Camila Cabello - Romance (Album Review)

Channelling the late ‘90s pop flair that established Britney Spears and Christina Aguilera, Camila Cabello has unleashed what appears on the surface to be a high-octane second LP in ‘Romance’. From the first play, the level of financial investment and industry hopes attached to this project feel tangible.

Written by: Milly McMahon | Date: Tuesday, 17 December 2019

Liam Payne

Liam Payne - LP1 (Album Review)

Liam Payne's graduation from One Direction member to solo star was engineered to feel like a sexy and confident hip hop evolution, twisted up with Justin Timberlake-esque cool. Alongside bringing a sense of maturity to the boy band icon’s attitude and music choices, smouldering portraits of the 26-year-old filtered through to the covers of glossy magazines everywhere.

Written by: Milly McMahon | Date: Friday, 13 December 2019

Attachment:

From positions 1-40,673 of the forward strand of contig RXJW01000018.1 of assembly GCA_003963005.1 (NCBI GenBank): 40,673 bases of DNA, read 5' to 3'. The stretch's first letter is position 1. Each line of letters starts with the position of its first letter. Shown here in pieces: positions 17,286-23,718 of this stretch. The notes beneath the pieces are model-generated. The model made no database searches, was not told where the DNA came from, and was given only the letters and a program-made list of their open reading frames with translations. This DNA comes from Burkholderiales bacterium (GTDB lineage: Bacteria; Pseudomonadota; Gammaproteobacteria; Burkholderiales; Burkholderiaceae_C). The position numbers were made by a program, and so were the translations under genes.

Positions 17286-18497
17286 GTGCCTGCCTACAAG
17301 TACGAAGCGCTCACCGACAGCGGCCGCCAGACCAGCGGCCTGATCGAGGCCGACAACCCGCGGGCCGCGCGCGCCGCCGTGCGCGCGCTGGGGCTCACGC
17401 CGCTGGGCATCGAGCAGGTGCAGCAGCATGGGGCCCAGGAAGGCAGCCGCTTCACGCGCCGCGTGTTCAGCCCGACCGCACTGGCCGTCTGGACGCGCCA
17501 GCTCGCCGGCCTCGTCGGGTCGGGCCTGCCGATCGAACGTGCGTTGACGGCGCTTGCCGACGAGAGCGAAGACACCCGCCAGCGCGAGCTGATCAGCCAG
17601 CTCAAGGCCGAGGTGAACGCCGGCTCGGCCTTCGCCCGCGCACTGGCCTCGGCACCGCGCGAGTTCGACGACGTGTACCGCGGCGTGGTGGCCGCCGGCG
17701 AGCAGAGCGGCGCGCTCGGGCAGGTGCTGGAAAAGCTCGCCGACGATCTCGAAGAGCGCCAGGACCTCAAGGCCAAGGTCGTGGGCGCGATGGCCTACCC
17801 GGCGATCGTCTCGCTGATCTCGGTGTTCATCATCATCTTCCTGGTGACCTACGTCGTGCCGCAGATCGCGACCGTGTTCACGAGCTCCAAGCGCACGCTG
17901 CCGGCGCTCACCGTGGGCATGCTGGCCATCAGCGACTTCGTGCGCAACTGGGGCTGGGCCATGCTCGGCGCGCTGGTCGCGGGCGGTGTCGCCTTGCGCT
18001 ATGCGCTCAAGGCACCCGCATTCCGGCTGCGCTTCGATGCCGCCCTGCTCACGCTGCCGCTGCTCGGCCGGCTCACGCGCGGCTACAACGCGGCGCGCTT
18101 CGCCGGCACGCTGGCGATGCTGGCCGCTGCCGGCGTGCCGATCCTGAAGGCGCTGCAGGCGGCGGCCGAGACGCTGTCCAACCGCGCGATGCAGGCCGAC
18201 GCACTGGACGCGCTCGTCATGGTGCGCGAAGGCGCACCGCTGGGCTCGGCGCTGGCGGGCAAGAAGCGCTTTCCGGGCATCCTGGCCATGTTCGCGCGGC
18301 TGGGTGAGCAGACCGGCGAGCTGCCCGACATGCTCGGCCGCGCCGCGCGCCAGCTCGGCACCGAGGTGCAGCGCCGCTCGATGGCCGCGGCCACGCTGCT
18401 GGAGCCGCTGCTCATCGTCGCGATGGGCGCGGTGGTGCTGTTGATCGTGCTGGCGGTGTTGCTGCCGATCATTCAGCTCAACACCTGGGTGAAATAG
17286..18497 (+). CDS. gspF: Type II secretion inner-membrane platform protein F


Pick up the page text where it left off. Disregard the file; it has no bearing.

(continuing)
Cattle Decapitation

Cattle Decapitation - Death Atlas (Album Review)

Greta Thunberg. Extinction Rebellion. The Keystone Pipeline. Flint, Michigan. Fire. The Arctic circle is on fire. The Amazon is on fire. American celebrities’ homes are on fire. Perhaps that sounds like a woke, snowflake, beta cuck rendition of a Billy Joel classic, but it sets the scene for Cattle Decapitation’s seventh (or eighth, or ninth, depending on whom you ask) album, ‘Death Atlas’. The earth we live on is a melting carcass, and unfortunately that lends itself rather nicely to death metal.

Written by: Alec Chillingworth | Date: Tuesday, 03 December 2019

Leonard Cohen

Leonard Cohen - Thanks For The Dance (Album Review)

The slow, melancholic waltz of Leonard Cohen's posthumous album 'Thanks For The Dance' enraptures with stunning intensity. Compiled by his son, Adam, from material spanning the last months of the master singer-songwriter's life, the collection captures his voice with a fragile but profound resonance.